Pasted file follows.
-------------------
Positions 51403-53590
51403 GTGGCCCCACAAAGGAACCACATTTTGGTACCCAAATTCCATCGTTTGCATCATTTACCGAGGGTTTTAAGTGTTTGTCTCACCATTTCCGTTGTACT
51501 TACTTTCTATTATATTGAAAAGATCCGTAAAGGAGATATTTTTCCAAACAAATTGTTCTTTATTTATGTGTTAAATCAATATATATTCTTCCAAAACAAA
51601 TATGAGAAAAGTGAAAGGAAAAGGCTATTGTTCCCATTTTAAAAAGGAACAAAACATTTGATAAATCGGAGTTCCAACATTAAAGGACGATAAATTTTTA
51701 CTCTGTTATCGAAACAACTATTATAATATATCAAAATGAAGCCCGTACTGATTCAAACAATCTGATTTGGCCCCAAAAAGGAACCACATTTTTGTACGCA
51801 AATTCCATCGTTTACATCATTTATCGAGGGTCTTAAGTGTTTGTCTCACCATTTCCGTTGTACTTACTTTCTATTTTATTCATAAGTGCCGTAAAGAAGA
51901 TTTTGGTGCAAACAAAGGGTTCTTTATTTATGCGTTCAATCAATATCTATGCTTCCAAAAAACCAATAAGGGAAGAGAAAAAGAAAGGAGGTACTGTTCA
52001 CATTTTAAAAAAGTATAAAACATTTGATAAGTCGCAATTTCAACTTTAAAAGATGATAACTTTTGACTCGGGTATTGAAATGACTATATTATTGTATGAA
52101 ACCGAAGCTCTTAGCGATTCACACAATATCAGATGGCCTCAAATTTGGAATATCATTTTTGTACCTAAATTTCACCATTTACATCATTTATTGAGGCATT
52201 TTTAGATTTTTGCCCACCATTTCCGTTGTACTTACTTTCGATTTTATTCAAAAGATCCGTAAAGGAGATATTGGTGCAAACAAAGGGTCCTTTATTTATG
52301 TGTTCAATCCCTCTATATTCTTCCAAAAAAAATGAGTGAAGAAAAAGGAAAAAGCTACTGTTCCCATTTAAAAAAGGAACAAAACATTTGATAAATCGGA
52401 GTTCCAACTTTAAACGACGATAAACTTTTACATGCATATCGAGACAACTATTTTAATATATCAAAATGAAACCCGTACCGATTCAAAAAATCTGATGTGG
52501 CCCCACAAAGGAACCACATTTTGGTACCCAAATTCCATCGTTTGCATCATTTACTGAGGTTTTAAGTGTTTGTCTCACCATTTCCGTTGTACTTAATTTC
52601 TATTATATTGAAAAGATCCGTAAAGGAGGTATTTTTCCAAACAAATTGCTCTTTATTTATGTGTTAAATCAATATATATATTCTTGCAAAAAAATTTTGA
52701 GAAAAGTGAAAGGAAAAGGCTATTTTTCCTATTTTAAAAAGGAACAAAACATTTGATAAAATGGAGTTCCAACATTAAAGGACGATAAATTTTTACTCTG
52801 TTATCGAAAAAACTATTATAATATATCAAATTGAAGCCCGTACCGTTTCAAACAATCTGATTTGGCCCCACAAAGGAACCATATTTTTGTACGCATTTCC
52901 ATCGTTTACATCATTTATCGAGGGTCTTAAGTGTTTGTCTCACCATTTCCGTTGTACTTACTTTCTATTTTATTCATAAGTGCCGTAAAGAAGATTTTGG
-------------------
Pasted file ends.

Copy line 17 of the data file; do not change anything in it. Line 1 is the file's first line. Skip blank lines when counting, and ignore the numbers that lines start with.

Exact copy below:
52901 ATCGTTTACATCATTTATCGAGGGTCTTAAGTGTTTGTCTCACCATTTCCGTTGTACTTACTTTCTATTTTATTCATAAGTGCCGTAAAGAAGATTTTGG